Tumors of encapsulated organs such as kidneys, spleen, liver, or brain can enlarge the organ to several times the organ’s normal size (Figure 17.8). As the organ capsule grows less rapidly than the tumor, pain ensues from increased intracapsular pressure, direct capsule infiltration, or from traction or pressure on the tissue suspending the organ.

Image described by caption.

Figure 17.5 Guidance for use of the CMPS‐SF. The short form composite measure pain score (CMPS‐SF) can be applied quickly and reliably in a clinical setting and has been designed as a clinical decision‐making tool which was developed for dogs in acute pain. It includes 30 descriptor options within 6 behavioral categories, including mobility. Within each category, the descriptors are ranked numerically according to their associated pain severity and the person carrying out the assessment chooses the descriptor within each category which best fits the dog’s behavior/condition. It is important to carry out the assessment procedure as described on the questionnaire, following the protocol closely. The pain score is the sum of the rank scores. The maximum score for the 6 categories is 24, or 20 if mobility is impossible to assess. The total CMPS‐SF score has been shown to be a useful indicator of analgesic requirement and the recommended analgesic intervention level is 6/24 or 5/20.

Source: Adapted with permission.

Image described by caption.
Image described by caption.

Figure 17.6 Guidance for use of the Glasgow Feline Composite Measure Pain Scale (CMPS‐Feline), which can be applied quickly and reliably in a clinical setting, has been designed as a clinical decision‐making tool for use in cats in acute pain. It includes 28 descriptor options within 7 behavioral categories. Within each category, the descriptors are ranked numerically according to their associated pain severity and the person carrying out the assessment chooses the descriptor within each category which best fits the cat’s behavior/condition. It is important to carry out the assessment procedure as described on the questionnaire, following the protocol closely. The pain score is the sum of the rank scores. The maximum score for the 7 categories is 20. The total CMPS‐Feline score has been shown to be a useful indicator of analgesic requirement and the recommended analgesic intervention level is 5/20.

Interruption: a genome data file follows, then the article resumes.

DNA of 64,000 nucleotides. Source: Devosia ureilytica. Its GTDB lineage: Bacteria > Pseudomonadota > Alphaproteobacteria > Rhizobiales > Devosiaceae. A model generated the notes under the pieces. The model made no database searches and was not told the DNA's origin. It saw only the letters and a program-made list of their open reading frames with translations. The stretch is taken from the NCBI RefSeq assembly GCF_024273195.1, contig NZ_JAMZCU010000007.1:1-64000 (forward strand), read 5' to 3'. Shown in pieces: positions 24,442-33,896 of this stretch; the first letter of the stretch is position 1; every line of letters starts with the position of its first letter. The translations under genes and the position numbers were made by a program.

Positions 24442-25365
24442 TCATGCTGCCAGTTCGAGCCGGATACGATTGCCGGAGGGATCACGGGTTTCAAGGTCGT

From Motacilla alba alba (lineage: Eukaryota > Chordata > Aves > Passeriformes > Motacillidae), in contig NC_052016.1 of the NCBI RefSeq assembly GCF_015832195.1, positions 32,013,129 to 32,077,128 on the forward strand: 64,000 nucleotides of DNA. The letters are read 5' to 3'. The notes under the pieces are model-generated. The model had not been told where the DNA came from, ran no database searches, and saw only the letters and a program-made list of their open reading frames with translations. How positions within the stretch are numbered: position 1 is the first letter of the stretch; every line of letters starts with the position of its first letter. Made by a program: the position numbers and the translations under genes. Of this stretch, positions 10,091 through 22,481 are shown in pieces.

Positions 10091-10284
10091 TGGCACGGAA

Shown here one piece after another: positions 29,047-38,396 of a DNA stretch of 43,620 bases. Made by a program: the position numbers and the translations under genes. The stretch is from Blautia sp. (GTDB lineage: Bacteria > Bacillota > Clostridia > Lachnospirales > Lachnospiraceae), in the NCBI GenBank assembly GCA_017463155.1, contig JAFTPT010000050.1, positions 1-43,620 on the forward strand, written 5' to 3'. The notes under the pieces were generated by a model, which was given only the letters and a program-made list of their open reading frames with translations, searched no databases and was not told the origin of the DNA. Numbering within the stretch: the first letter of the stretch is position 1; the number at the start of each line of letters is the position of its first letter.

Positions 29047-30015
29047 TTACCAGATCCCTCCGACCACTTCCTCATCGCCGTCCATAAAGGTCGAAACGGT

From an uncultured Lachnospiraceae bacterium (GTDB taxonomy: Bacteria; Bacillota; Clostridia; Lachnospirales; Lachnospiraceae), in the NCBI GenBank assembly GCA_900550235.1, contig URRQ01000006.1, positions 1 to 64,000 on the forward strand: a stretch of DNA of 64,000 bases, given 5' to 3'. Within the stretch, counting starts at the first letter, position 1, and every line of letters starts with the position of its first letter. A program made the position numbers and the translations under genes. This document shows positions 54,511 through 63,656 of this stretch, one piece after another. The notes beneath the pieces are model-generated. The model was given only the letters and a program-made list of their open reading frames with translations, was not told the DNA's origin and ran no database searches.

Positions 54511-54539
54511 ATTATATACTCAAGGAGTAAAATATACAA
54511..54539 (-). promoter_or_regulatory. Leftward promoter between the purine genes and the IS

Source: Adapted with permission.

Tumors and metastases in digestive and urogenital hollow organs are frequently painful (Figure 17.9). Pain results from intestinal dilation, motility disorders, ulcerations, and blood flow impairment. Pain in urogenital organs may be caused by arteritis, perineural tumor infiltration, or perineural inflammatory reactions.

Solid organs such as the pancreas suffer specific pain symptoms subsequent to tumor‐induced necrosis that results in autodigestive pancreatitis. The autodigestion most likely results from tumorous destruction of the parenchyma as well as from tumor infiltration and stenosis of the excretory ducts.